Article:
“There’s no question: If we’re going to go farther, especially if we’re going to go farther than the moon, we need new transportation,” Hoffman said during a roundtable last year. “Right now we’re still in the horse-and-buggy days of spaceflight.”

Lunar rover apollo nasaNASAApollo 17 commander Eugene Cernan drives a lunar roving vehicle across the moon on December 11, 1972.

These 14 companies are competing through CLPS for the chance to become NASA’s next mode of transportation to the moon:

If successfully completed, a moon base could evolve into a fuel depot for deep-space missions. Astronauts travelling to Mars would make their jet fuel on the moon by harvesting water ice and breaking it down into oxygen (for breathing) and hydrogen (for fuel).

NASA/Bill IngallsNASA Administrator Jim Bridenstine answers questions at an event announcing nine US companies eligible to bid on NASA delivery services to the lunar surface through Commercial Lunar Payload Services (CLPS) contracts, November 29, 2018 at NASA Headquarters in Washington.

On a moon base, NASA could also build unprecedented radio telescopes, far from the polluting hum of human activities on Earth. Astronauts there could also test technologies that might help them live on Mars and collect evidence that could paint a better picture of the violent collision that created the moon. A lunar base could even spur an off-world economy, perhaps one built around lunar space tourism.

“A permanent human research station on the moon is the next logical step. It’s only three days away. We can afford to get it wrong and not kill everybody,” Chris Hadfield, a former astronaut, previously told Business Insider. “And we have a whole bunch of stuff we have to invent and then test in order to learn before we can go deeper out.”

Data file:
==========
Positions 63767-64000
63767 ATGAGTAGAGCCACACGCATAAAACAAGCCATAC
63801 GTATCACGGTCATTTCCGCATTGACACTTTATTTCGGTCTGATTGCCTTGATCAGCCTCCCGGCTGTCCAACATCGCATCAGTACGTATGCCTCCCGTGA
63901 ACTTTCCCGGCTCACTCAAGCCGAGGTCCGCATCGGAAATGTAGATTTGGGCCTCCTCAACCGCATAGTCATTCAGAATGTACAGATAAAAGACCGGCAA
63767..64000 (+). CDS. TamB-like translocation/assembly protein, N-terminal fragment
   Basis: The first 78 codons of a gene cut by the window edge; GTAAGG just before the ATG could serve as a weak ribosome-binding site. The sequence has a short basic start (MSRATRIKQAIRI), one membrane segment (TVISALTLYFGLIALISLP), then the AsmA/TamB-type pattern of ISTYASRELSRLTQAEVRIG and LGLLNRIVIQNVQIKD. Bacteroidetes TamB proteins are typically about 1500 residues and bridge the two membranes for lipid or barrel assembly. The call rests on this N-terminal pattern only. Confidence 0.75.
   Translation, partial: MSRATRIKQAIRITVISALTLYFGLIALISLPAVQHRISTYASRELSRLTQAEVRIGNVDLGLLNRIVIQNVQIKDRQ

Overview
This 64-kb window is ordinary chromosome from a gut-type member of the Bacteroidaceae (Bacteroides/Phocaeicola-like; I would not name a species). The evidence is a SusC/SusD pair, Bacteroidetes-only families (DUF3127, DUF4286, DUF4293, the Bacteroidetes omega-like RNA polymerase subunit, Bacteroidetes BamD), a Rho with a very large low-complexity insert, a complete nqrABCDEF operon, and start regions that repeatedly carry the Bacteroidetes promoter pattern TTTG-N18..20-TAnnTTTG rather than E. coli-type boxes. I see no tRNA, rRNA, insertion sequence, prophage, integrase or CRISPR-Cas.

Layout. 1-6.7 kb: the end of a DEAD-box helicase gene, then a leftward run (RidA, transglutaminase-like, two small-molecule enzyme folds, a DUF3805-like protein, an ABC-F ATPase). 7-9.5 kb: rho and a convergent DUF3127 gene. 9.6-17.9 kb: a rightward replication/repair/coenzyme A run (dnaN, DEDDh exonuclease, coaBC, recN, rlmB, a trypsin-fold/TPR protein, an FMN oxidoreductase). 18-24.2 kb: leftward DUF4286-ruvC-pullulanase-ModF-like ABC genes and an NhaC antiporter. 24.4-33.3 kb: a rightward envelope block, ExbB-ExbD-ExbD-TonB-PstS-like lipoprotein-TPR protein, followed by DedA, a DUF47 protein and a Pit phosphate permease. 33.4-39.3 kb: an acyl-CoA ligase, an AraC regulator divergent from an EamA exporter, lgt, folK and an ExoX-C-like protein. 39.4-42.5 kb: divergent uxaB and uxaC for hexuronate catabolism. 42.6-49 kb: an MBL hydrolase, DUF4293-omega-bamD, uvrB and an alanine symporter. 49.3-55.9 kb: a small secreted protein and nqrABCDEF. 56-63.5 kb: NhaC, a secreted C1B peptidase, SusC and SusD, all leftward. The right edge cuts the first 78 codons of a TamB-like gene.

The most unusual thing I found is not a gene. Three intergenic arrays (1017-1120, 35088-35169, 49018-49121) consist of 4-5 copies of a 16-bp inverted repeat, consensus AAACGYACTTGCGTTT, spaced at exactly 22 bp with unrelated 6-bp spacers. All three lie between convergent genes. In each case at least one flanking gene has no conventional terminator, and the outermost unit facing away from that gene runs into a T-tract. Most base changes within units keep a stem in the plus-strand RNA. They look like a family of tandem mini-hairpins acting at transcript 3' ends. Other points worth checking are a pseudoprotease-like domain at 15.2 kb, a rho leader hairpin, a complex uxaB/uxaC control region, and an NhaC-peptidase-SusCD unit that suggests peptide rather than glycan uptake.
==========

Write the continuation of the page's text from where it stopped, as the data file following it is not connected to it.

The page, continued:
The first step towards that vision is sending a rover to the moon’s mysterious south pole, where NASA plans to build its base.

The rover will map water on the moon’s unexplored south pole

Nasa moon rover viperNASA/Johnson Space CentreAn engineering model of VIPER, created to evaluate the rover’s mobility system.

If successful, NASA’s next moon rover will be the first machine to ever land on the moon’s south pole (without deliberately crashing into it, that is).

The golf-cart-size VIPER robot is scheduled to land in December 2022 and spend about 100 days collecting data. It will map the south pole’s water ice for the first time. From that data, NASA plans to build the first global water resource maps of the moon.

Those maps will be crucial to planning and fuelling a permanent base on the moon.

“Since the confirmation of lunar water ice 10 years ago, the question now is if the moon could really contain the amount of resources we need to live off-world,” Daniel Andrews, the new mission’s project manger, said in October. “This rover will help us answer the many questions we have about where the water is, and how much there is for us to use.”

You can watch NASA’s announcement below, at 2:30 p.m. ET on Thursday, June 11.

Dave Mosher contributed reporting.